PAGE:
Third Tier (2013 onwards)

Investment in Cold Chain

Application of PL in 10 mid level cities of PK Investment in enhancing the capacity for monitoring the implementation of PL Independent party to monitor and document the experience of the ten cities

Implementation of PL

Third Tier Implementation (2013 onwards)

Implementation of PL

79
Along with the Media Campaign a study will be commissioned to design a detailed implementation plan for pasteurization laws in Pakistan. The detailed study should be carried out within the timeframe and parameters given in the table below:

Pasteurisation Law Implementation Plan
2006: A detailed study on Pasteurisation Implementation Plan should be commissioned as the first step forward. While the study is still being carried out provisions on pasteurisation laws should be proposed in the West Pakistan Pure Food Rules, 1965, provincial amendments. This should be proposed initially based on the pattern of Voluntary Adoption, in the second stage ten mid level cities of Lahore to be included and lastly the law to be applied to the whole of country. Another study should be commissioned on the investment required for Pasteurisation plants all over the country along with the ancillary cold chain. By end 2006 the proposed Dhoodh Darya Media Campaign on consumer and farmer education should be launched. The recommendations of the two studies commissioned should be reviewed. 2007-2010: Based on the recommendations provided by the two above-mentioned studies, a coordinated effort by the Federal Government, the Provincial government and the private sector should be made to initiate the investment process both in setting up pasteurization plants with interested entrepreneurs and in providing the requisite cold chain concentrating on the ten mid level cities of Pakistan namely: Sialkot, Kasur, Okara, Pakpattan, Chiniot, Jaranwala, Hyderabad, Sukkhur and --2011-2013: By amending the West Pakistan Pure Food Rules, 1965, to include pasteurisation provisions, the law will become a good pilot project to test the implementation of such a law. Union and District level government will be engaged for the smooth implementation of the law both for pasteurised milk producers and the consumers. In addition to the PL a Code on Monitoring Mechanism for such a law will be designed and implemented in the ten cities. An independent monitors team will be appointed to document and monitor the implementation of pasteurisation law in the ten cities. A report on the outcome of the experience will be submitted in December 2013. 2014: Under the guidance of the report submitted in December 2013 on the experience of the implementation of pasteurisation law will be reviewed. Based on the outcome and the experience an independent and complete pasteurisation law bill will be designed for implementation. 2015: Implementation of Pasteurization Law 2015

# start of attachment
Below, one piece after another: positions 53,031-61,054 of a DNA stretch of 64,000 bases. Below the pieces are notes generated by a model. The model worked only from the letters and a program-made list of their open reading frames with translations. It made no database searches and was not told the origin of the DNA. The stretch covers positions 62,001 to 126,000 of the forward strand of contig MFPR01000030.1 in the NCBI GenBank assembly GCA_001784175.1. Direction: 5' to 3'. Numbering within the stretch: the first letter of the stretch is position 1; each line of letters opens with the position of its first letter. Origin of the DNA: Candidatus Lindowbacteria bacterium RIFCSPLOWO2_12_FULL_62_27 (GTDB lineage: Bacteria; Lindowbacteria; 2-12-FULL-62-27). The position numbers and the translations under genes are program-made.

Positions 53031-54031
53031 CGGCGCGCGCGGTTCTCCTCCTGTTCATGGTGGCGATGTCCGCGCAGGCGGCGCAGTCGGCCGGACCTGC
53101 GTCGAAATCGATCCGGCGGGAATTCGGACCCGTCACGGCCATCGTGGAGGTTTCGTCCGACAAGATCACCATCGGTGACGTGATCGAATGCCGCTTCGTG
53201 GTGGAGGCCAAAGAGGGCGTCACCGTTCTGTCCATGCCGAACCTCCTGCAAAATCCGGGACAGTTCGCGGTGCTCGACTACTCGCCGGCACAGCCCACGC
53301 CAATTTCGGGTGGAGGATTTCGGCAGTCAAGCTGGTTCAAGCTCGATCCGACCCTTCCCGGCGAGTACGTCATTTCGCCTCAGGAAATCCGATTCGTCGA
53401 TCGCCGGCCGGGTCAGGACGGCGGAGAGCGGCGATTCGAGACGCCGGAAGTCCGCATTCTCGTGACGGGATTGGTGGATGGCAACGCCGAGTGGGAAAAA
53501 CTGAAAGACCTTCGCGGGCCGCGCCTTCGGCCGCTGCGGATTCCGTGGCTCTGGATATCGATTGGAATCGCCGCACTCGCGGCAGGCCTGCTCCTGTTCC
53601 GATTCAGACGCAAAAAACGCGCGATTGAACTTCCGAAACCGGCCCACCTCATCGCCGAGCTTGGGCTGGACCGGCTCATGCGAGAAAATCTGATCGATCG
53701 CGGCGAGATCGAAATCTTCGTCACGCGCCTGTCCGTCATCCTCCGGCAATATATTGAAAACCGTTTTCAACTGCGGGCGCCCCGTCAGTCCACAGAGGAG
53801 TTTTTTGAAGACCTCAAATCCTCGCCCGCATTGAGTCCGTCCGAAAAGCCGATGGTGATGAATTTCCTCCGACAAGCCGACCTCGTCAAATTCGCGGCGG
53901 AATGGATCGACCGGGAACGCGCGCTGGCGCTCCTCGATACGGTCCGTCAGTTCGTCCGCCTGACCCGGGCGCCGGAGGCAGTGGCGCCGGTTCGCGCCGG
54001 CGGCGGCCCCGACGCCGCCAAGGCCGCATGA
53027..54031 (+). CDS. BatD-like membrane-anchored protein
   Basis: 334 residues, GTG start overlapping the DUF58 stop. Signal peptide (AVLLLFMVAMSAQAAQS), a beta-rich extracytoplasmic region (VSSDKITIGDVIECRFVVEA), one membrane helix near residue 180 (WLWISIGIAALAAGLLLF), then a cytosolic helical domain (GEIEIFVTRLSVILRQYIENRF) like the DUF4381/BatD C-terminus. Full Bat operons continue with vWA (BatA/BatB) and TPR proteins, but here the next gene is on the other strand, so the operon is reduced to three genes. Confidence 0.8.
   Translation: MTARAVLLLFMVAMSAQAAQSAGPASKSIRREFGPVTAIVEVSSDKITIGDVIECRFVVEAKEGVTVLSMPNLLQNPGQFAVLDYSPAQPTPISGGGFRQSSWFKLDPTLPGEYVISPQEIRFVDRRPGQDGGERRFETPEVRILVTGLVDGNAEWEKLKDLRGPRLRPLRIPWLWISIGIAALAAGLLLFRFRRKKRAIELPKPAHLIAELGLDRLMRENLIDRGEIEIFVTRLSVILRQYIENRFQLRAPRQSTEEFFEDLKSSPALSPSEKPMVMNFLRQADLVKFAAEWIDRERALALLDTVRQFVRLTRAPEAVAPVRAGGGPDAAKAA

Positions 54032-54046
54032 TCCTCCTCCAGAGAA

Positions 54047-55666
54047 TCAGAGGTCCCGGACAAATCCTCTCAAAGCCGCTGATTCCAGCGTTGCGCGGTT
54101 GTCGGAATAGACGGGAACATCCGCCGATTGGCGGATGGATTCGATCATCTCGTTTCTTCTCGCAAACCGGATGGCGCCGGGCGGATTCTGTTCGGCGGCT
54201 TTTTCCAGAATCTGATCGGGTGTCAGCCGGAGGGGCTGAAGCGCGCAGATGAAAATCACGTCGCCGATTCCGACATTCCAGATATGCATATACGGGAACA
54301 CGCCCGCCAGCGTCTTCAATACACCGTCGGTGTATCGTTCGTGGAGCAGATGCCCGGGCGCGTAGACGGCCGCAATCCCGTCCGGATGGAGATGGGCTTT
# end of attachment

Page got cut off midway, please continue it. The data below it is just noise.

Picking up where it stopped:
However, as noted previously, huge investment is required for the implementation of the pasteurization laws in Pakistan. The main investment budget would include setting up pasteurization plants and cold chains including developing the capacity of the Government for monitoring. Pasteurization law A brief outline of a pasteurization law follows: Pasteurization: The terms Pasteurization, ',Pasteurized" and their grammatical variations shall be taken to refer to the Process of heating every particle of milk or milk products to at least 63°C and holding it at such temperature continuously for at least. 30 minutes (Batch pasteurization) or heating it to at least 72 °C and holding it at such temperatures for at least 15 seconds (for continuous flow pasteurization) or any other approved temperature-time combination equivalent thereto, that will serve to give a negative phosphates test, followed immediately by cooling to a temperature of not more than 40C. Territorial application: For the initial five years the implementation of the law will be restricted to the following ten cities:

80